@Challenger R/T - It doesn't matter what Microsoft does, people are going to scratch, and scrape for whatever negative they can find to give it a negative spin. Some through fear (don't know why) and some through fanboyish. Either way, I own An Asus Transformer Prime, An iPad 3, and A Surface, and Seriously Surface running RT is easily the better of the three products. And Once Surface Pro comes out, it won't even be fair to compare it to Android or iPad devices, because it's simply in a completely different class. Most of the people whining on this site about MS are apple drones doing what drones do. (sacrifice themselves for the queen bee)
      • Business tools are their future

        Microsoft has always been very clear headed here - SQL Server, Azure, Visual Studio, Exchange Server, Windows Server.... These products all have a much clearer headed vision than the chaotic path Windows has been set on.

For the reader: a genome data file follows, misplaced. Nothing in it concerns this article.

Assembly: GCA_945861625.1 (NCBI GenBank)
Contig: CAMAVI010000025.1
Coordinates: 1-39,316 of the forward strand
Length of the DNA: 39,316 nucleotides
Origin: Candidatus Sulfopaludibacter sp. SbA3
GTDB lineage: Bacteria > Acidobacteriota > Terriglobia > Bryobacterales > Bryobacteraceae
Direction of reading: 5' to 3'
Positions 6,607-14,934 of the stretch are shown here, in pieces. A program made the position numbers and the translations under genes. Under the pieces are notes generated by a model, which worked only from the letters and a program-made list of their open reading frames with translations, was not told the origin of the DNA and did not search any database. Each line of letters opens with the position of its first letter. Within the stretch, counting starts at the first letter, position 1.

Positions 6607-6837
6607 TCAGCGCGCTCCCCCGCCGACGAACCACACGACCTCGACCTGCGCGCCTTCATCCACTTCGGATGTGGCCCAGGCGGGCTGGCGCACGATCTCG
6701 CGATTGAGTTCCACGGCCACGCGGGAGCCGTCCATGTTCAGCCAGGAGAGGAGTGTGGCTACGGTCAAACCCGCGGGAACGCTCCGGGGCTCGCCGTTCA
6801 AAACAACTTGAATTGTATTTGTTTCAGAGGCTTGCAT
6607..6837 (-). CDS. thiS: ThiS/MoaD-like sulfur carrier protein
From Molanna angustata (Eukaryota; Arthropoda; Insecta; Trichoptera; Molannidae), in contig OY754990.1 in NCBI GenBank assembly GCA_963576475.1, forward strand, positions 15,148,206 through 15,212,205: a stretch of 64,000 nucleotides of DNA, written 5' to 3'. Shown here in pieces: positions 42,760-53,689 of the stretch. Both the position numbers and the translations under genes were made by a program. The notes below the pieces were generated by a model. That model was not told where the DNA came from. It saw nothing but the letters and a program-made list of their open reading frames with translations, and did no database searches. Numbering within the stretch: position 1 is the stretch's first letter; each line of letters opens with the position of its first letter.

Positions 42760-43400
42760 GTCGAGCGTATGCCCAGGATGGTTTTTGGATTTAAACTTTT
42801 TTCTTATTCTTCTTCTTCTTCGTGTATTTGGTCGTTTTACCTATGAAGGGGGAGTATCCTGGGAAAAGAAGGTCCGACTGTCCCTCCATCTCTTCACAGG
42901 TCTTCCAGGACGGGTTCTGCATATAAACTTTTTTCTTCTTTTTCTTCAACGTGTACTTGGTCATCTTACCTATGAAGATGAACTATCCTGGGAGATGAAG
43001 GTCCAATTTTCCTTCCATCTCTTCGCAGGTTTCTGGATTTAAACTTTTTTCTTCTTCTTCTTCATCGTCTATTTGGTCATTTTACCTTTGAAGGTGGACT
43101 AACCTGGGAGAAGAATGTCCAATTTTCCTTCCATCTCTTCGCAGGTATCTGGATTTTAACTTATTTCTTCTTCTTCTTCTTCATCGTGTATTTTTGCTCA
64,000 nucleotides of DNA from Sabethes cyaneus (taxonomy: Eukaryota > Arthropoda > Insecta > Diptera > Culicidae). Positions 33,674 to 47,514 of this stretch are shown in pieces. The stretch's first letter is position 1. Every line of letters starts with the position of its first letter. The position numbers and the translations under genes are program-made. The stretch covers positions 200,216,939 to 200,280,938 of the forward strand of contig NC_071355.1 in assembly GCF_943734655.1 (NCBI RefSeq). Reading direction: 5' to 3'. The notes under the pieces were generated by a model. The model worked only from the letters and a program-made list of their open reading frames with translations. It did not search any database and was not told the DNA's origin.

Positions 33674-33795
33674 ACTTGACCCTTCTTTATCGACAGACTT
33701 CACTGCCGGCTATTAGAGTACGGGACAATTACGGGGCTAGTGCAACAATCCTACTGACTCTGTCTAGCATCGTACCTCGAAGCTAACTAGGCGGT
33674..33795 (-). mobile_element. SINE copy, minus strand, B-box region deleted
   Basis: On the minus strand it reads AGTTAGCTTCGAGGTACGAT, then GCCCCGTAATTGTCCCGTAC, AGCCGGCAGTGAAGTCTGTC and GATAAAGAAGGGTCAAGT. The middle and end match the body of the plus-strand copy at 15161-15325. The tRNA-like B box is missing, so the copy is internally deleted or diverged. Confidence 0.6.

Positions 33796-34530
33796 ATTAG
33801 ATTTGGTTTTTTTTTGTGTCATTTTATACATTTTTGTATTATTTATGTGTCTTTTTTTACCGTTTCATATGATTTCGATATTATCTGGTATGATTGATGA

• Imagine what WP8 #s look like after Nokia expands to all carriers.

    2013 is destined to be a growth year.
    • Isn't Nokia already reporting good WP8 sales?

      Not blockbuster numbers but still, I heard somewhere (from a journalist) that they were seeing good numbers with Wp8 devices.

      Owning an android, I still hope Wp8 does well. iOS and Android are constantly trying to outdo each other (right now I think Android is winning there) but based on the same paradigm. WP8 will help push the envelope in mobile UI's and services.
  • A good quarter for MS

    Enterprise is always top priority for MS, remember they released Surface RT with Office 2013, its pretty obvious that it was not a toy. 2013 will bring massive opportunities for Windows 8 / RT / WP8 devices.
    • Surface RT is not part of the enterprise product portfolio

      That's SQL Server, Visual Studio, and Azure.
    • Correct.